The benefits of complicated

birkin - emma - varnam

Has there ever been a time that you have been more grateful for your crafting habits? I think I would have gone bonkers without the calming rhythm of knitting or crochet. You might have seen a series of quite amusing memes on social media basically pointing out that for craft fans…nothing much has changed…being forced to be indoors is just another opportunity to dedicate time to your yarn stash.

Well that is true. I have probably 3 projects on the go a the moment. My Vintage Virus V stitch blanket (see previous post). I am finishing some new designs for publication. I’m quite excited about them, but it is a slow burn project. My third project has been returning to the Birkin Sweater which I started in the Autumn of 2019.

birkin - emma - varnam

I’ll make a confession. My first run up at this project ended with an epic fail – I was overly optimist about the size… I didn’t do a tension swatch (Bad Emma, Badly Done!) and the yoke turned out tini – tini – tini – tiny….. There was no saving that disaster.

The pattern is made in pure wool and so frogging was not on the cards. The benefit of fairisle knitting in pure wool is that it is sticky – so the pattern doesn’t unravel. The downside of fairisle knitting in pure wool is that is is sticky so the pattern doesn’t unravel….you get my gist. So I started again.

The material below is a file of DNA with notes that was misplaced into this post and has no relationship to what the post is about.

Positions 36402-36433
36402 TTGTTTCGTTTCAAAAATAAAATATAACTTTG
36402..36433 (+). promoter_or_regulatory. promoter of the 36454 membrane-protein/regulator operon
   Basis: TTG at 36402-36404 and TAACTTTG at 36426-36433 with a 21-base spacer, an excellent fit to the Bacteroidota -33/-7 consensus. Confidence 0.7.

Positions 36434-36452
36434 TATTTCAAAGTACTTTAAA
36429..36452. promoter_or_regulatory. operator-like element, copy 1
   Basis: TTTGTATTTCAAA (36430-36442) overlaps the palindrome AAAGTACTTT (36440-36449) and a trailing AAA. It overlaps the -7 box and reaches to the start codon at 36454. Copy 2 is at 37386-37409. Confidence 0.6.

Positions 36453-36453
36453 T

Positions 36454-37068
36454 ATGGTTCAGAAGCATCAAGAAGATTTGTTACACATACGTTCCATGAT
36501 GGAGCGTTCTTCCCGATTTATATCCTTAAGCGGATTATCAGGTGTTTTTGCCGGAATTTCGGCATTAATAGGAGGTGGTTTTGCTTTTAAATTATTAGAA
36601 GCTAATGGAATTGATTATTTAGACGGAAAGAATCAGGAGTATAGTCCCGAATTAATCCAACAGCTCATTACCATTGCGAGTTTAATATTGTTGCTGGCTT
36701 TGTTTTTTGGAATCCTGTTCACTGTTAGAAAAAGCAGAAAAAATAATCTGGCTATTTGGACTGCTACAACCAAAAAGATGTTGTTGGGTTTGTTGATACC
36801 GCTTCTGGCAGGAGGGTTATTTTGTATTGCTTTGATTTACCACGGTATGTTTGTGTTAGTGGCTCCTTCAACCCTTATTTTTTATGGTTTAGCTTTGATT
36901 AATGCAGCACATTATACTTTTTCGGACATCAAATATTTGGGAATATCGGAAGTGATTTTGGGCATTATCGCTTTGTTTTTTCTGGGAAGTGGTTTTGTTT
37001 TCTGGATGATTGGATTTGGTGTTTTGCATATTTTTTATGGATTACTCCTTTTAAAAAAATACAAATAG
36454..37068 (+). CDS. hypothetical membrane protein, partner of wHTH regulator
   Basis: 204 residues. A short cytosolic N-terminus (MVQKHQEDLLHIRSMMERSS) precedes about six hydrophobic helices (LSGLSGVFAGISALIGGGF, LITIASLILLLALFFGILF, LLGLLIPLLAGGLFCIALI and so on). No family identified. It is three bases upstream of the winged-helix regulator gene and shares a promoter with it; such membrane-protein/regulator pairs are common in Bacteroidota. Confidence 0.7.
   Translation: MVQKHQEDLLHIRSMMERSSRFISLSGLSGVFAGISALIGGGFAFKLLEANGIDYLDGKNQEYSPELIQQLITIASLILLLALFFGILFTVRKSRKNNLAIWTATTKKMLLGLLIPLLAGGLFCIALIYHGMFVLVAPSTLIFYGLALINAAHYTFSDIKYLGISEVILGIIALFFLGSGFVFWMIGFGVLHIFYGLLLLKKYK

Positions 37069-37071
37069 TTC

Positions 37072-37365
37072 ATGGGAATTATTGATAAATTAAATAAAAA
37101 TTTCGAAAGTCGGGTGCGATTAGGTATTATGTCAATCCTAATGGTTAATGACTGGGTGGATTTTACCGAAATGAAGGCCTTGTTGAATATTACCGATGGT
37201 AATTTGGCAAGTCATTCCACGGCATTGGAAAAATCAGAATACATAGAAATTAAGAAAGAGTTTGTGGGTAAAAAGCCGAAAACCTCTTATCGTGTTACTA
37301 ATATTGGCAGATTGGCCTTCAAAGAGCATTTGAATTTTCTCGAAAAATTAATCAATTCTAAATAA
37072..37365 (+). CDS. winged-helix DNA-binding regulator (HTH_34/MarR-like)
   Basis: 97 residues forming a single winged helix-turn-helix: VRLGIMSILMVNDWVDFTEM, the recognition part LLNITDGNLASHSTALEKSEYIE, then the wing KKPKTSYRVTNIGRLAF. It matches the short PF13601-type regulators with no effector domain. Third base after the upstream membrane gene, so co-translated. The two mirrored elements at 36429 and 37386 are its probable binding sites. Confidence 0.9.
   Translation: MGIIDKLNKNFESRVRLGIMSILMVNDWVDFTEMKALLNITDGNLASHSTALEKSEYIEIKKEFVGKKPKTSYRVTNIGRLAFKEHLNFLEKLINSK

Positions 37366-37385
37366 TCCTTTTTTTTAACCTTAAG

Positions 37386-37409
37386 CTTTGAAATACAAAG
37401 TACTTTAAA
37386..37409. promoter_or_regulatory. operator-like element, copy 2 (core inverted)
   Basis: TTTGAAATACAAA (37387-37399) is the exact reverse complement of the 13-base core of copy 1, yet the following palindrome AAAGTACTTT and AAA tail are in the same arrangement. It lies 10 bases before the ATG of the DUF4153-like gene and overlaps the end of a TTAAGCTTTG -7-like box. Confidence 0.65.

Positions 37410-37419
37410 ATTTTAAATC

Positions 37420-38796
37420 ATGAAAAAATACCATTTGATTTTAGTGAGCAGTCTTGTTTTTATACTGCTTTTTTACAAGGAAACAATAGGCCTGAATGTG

All well and good in the first few weeks of lockdown. My serious day job has required the necessity of working long hours, full of concentration and dedication. The evenings have been shorter and more full of household chores. Everyday, everybody sort of stuff. There has been more time for a bit of baking and our waistlines have suffered the result. But this kind of activity has its joyful distractions.

birkin - emma - varnam

However in the run up to Easter we discovered that we were rather in COVID category and so self-isolation began. I have never been more grateful for fairisle. Complicated stitches, the need to focus, the need to count to flick the yarn rhythmically in a woven pattern is just what the doctor ordered. Craft as a distraction. The sitting, the waiting, the wondering, all eased a little bit by the needle and the hook.

When people wonder if craft will ever die out, I don’t even think twice about it. Of course not. There is always the product of our labours – yes we could buy a jumper, a bag, socks, scarves, a hat. Sometime we do. But often the final product is a happy bi-product. It is the time, the stitching, the thinking, the working out of the problem, the working out of emotion that is far more significant. It’s the difficult musical scale, the kneading of the bread, the fiendish jigsaw…

If in doubt, find something complicated to make and let your thoughts take a break.

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